Turkey struggles with spillover as Syrian Kurds battle Islamic State

MURSITPINAR, Turkey - Syrian Kurds battled to defend a key border town from an Islamic State advance on Monday as Kurdish youths from neighbouring Turkey rushed to their aid, heightening the pressure on Ankara to act against the Islamist insurgents.

In Turkey, which is struggling to manage an influx of more than 130,000 Syrian Kurdish refugees since Friday, security forces fired tear gas and water cannon at hundreds of Kurdish protesters who accuse Ankara of favouring Islamic State against the Kurds.

The main Kurdish armed group in northern Syria, the YPG, said its fighters had halted the Islamic State advance east of the predominantly Kurdish town of Kobani, also known as Ayn al-Arab, but that fierce fighting was continuing.

Hundreds of Kurdish youths gathered on the Turkish side of the border, responding to calls from Kurdish leaders to join the fight against Islamic State fighters who have seized swathes of Iraq and Syria and proclaimed a caliphate.

Residents fleeing Kobani said the militants were executing people of all ages in villages they seized.

Kurds are mostly Sunni Muslims but Islamic State views them as apostates because of their secular ideology.

It has persecuted and killed Shi'ite Muslims, Christians and members of the ancient Yazidi sect as well as moderate Sunnis who reject its stark version of Islam. Turkish security forces are now trying to keep Kurds from crossing the frontier to aid their brethren.

At the Mursitpinar border crossing, a line of paramilitary police stood guard along a barbed-wire border fence.

"We all want to cross the border. We tried yesterday but they attacked us, and we will try again today," said balaclava-clad Kurdish activist Shirwan, 28, holding a large PKK flag.

Ismet, 19, a local man who makes a living collecting strawberries, said the protesters had gathered from cities across Turkey's predominantly Kurdish southeast: "They are not from around here. They come from Sirnak, Van, Mardin, Nusaybin."

He said several hundred Turkish Kurds had already crossed to join the fight. Other residents put the figure higher.

The advances by the Sunni insurgents just across Turkey's southern border have alarmed Ankara.

But so far Turkey has been slow to join calls for a coalition to fight Islamic State, worried in part about links between the Syrian Kurds and Turkey's own Kurdistan Workers' Party (PKK), which waged an armed campaign for Kurdish rights over several decades.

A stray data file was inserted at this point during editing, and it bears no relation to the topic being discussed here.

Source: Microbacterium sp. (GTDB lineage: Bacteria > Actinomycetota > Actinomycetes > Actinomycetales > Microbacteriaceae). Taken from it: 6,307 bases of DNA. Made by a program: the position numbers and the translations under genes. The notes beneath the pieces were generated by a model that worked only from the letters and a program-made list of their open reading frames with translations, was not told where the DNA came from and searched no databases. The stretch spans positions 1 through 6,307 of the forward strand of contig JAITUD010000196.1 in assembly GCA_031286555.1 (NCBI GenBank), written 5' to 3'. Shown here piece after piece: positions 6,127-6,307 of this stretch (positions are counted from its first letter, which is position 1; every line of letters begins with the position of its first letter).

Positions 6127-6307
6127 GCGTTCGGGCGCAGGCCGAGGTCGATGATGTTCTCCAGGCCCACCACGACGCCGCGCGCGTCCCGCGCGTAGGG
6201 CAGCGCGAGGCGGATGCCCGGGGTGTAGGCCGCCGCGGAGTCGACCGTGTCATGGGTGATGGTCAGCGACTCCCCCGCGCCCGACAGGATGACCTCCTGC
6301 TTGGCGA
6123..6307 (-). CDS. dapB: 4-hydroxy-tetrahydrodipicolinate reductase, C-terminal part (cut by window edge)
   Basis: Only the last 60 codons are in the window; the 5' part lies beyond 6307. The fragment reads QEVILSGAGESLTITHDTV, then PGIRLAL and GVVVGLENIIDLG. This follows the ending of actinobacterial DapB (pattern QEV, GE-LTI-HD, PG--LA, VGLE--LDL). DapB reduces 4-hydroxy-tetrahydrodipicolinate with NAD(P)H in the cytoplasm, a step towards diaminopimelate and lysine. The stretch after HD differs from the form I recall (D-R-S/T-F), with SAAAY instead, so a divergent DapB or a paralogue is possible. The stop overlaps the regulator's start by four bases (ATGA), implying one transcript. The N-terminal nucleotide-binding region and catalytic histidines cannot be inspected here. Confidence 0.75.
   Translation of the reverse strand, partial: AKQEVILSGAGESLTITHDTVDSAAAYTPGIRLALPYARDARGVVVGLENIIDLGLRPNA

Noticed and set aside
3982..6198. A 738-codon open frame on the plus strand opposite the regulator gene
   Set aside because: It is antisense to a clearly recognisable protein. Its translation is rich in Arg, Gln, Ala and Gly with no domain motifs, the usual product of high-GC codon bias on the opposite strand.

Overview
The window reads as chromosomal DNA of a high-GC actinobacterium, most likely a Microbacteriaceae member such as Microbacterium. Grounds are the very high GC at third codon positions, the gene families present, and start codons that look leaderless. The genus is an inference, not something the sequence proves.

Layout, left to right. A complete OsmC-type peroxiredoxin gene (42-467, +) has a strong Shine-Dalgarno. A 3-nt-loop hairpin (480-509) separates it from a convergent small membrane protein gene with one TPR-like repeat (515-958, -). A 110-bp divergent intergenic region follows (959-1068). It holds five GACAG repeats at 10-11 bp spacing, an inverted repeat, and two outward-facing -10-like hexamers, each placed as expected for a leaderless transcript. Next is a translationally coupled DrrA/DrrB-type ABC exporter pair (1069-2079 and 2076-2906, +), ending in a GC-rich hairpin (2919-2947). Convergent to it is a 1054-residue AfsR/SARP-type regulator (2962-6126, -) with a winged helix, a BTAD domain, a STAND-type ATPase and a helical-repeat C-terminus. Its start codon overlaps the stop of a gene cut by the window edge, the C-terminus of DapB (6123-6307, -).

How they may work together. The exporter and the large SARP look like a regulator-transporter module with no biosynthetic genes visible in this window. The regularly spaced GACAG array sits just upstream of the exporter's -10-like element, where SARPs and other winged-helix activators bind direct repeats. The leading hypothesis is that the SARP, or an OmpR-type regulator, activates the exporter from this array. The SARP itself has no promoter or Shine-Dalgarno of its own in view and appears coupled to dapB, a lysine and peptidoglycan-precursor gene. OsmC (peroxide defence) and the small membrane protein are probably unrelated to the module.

Turkey strongly denies it has given any form of support to the Islamist militants, but Western countries say its open borders during Syria's three year civil war allowed Islamic State and other radical groups to grow in power.

The PKK called Turkey's Kurds to arms on Sunday, saying"supporting this heroic resistance" in Kobani was a "debt of honour".

Radio stations played patriotic Kurdish songs about heroic fighters and martyrs and one played recordings of PKK commander Murat Karayilan in a bid to drum up support.

Deputy Prime Minister Numan Kurtulmus said more than 130,000 Syrian Kurds had fled to Turkey since Friday.


Fierce clashes continued on Monday but the Islamic State advance to the east of Kobani, scene of the fiercest fighting since the insurgents launched their offensive last Tuesday, had been halted, Redur Xelil, spokesman for the YPG, said via Skype.

He said hundreds of Turkish Kurds were already helping in the struggle to push back the insurgents.

The Syrian Observatory for Human Rights, which tracks violence in the Syrian war, said Islamic State fighters had made no significant advance in the last 24 hours.

The United States has carried out air strikes against Islamic State fighters in Iraq and says it is prepared to extend them into Syria, but has not said when or where strikes would begin.

Turkey, a NATO member with a big US air base in the southern town of Incirlik, has so far made clear it does not want to take a frontline military role.

Initially, officials said they were wary of fighting Islamic State because the group was holding 46 Turkish hostages.

Those hostages - including Turkey's consul general in the Iraqi city of Mosul, soldiers and children - were freed on Saturday, but Turkish officials said policy toward Islamic State was unlikely to change.

"The hostages weren't the only concern for our Iraq and Syria policy," said one senior Turkish official, declining to be identified so as to speak more freely.

"There are security problems especially in the Kurdish regions of Syria. We are always ready to help them but that doesn't mean that we will carry out a military operation ... Turkey will continue to be a part of the coalition but our policies on Iraq and Syria will not change," he said.

Turkey launched a peace process in 2012 to end a 30-year-old conflict with the PKK, listed as a terrorist organisation by Ankara, the European Union and the United States.

Mutual suspicion still runs high between Kurdish communities and the security forces in large parts of the southeast.

In Iraq, where there is an autonomous Kurdish region with its own official security forces, European countries, including Germany, France and Italy, have already agreed to send the Kurds light weapons to use against militants.

But in Syria, where Kurdish fighters have no official status and their leaders are more closely linked to the banned PKK, outside help is more complicated.

Opposition politicians in Germany have called for the PKK to be taken off the EU list of terrorist groups.

Turkey remains strongly opposed to such a move and diplomats say it would not be considered without Turkish accord.

"The threat to the Yazidis and Christians in northern Iraq is no reason, in my view, to reconsider the ban," German Foreign Minister Frank-Walter Steinmeier told broadcaster ARD on Sunday.

"The ban stands. We are delivering weapons to (Iraqi) Kurdish security forces; that is what we decided."